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The Nancy Grace Roman Space Telescope has a planned duration of five years. Is this a hard limit due to expendables on the spacecraft; it is an infrared telescope so presumably will have a coolant, also it will be station keeping at L2 so there will be propellant issues, or is it a budget limitation that may be extended later?

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    $\begingroup$ The spacecraft will observe in the near-infrared, which doesn't need coolant. $\endgroup$ – David Hammen Sep 9 '20 at 7:34
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What limits the duration of the Roman Space Telescope mission?

Murphy's law: "Anything that can go wrong will go wrong."

Sensors can stop working correctly, thrusters can fail off, moving parts (e.g., reaction wheels) can get sticky, avionics (computers and communications systems) can get fried, and so on. All kinds of things can and eventually do go wrong with spacecraft.

For a spacecraft to have an expected life of five years, each of the critical components must have an expected life significantly greater than five years. The planned mission duration of a spacecraft that is still under construction dictates the kinds of equipment that should be used and how much redundancy needs to be built in.

The planned mission duration is a metric for success. As spacecraft designers do not want missions to fail, they typically design and build spacecraft to remain healthy throughout the planned mission duration. That means the spacecraft most likely will remain operational well past the planned mission duration. As an extreme example, the rovers NASA sends to Mars often have a planned mission duration of only 90 days. There are so many things can might go wrong that were not foreseen that a rover that lasts only 90 days is deemed a success. The most recent set of Mars rovers have continued to operate for years.

The Roman Space Telescope (formerly WFIRST) will have one very hard limit on its useable life, the consumables (e.g., propellant and pressurant) needed for orbit maintenance. The consumables have been sized for a mission life of ten years rather than five.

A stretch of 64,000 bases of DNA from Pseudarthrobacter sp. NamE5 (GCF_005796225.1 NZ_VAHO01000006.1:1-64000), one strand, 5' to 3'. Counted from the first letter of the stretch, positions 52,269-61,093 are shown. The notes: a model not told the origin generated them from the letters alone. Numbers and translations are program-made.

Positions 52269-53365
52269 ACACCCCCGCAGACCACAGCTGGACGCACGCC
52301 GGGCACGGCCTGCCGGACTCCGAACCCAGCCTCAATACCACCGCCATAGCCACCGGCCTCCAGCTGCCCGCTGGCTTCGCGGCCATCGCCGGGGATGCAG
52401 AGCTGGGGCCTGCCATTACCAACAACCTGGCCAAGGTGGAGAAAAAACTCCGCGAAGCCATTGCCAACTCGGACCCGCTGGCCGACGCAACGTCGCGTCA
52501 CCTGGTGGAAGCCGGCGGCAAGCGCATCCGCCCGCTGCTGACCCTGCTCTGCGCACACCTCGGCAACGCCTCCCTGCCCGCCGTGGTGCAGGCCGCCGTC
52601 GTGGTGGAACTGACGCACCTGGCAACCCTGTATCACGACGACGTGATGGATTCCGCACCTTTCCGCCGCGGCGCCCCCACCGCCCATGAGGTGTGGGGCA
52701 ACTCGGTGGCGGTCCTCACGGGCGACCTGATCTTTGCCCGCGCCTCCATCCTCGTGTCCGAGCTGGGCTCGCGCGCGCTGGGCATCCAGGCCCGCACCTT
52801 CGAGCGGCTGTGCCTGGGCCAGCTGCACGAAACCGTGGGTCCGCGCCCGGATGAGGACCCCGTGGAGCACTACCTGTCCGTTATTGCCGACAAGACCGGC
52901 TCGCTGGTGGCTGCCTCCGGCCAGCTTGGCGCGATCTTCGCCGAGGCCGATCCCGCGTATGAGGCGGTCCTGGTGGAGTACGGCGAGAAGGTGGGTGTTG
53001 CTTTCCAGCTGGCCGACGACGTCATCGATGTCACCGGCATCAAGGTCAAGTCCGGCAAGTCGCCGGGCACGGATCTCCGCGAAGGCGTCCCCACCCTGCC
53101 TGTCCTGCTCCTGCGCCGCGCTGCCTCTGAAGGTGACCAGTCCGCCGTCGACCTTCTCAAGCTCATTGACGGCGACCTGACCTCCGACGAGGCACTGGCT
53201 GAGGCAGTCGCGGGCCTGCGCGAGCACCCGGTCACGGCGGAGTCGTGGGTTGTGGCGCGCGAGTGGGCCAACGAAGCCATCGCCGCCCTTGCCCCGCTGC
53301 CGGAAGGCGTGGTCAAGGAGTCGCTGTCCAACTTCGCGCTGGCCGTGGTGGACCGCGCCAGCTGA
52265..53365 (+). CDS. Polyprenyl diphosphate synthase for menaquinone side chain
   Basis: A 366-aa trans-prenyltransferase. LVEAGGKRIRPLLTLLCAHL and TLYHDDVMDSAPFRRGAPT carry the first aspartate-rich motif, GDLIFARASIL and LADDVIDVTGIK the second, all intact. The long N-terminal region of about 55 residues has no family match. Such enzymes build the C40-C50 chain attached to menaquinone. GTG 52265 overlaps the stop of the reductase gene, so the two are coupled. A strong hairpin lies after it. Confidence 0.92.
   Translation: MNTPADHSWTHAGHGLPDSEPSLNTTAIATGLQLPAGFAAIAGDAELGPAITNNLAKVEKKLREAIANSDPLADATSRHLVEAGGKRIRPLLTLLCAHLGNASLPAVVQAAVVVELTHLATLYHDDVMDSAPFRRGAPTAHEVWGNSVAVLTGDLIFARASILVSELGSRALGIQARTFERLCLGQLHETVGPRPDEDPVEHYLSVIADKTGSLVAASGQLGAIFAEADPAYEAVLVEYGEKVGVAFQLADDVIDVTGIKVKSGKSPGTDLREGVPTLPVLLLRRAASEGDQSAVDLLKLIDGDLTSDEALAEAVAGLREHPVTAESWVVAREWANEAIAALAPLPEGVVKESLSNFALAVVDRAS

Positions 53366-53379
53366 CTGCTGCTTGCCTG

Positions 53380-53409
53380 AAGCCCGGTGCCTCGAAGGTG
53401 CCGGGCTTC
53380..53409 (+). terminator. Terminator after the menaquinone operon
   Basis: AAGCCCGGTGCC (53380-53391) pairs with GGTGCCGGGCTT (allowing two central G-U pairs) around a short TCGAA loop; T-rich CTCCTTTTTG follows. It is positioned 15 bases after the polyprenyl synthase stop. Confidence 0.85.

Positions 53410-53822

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  • $\begingroup$ +1 The linked document is exactly what I was looking for $\endgroup$ – Dave Gremlin Sep 9 '20 at 9:41
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Maybe some overkill for this question, but here is full mission design report of 2013:

https://www.google.com/url?sa=t&source=web&rct=j&url=https://roman.gsfc.nasa.gov/science/sdt_public/WFIRST-AFTA_SDT_Report_150310_Final.pdf&ved=2ahUKEwjcle7um97rAhXvlIsKHc1KBuwQFjABegQIChAC&usg=AOvVaw3jsU0obJKfuHUu7WEDEnEL

The design had evolved since than, the latest I could find is 2016 presentation:

https://www.google.com/url?sa=t&source=web&rct=j&url=https://roman.gsfc.nasa.gov/science/sdt_public/WFIRST-AFTA_SDT_Report_150310_Final.pdf&ved=2ahUKEwjcle7um97rAhXvlIsKHc1KBuwQFjABegQIChAC&usg=AOvVaw3jsU0obJKfuHUu7WEDEnEL

Compared with Spitzer telescope NGR will have no evaporating cooler, but closed-type Brighton cooler. (Would not need ever this, but spy telescope assembly was designed for ambient temperature 280 K, and the sensor should be at 100 K).

From experience of other space missions probably the most vulnerable parts are gyroscopes. Other subsystems usually degrade slowly and predictably.

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  • $\begingroup$ +1 Thanks very much, I think those links are both to the same document. As you say, the design has evolved, the earlier specs suggest a geosynchronous orbit which changed to an L2 halo orbit at a later point $\endgroup$ – Dave Gremlin Sep 11 '20 at 1:38

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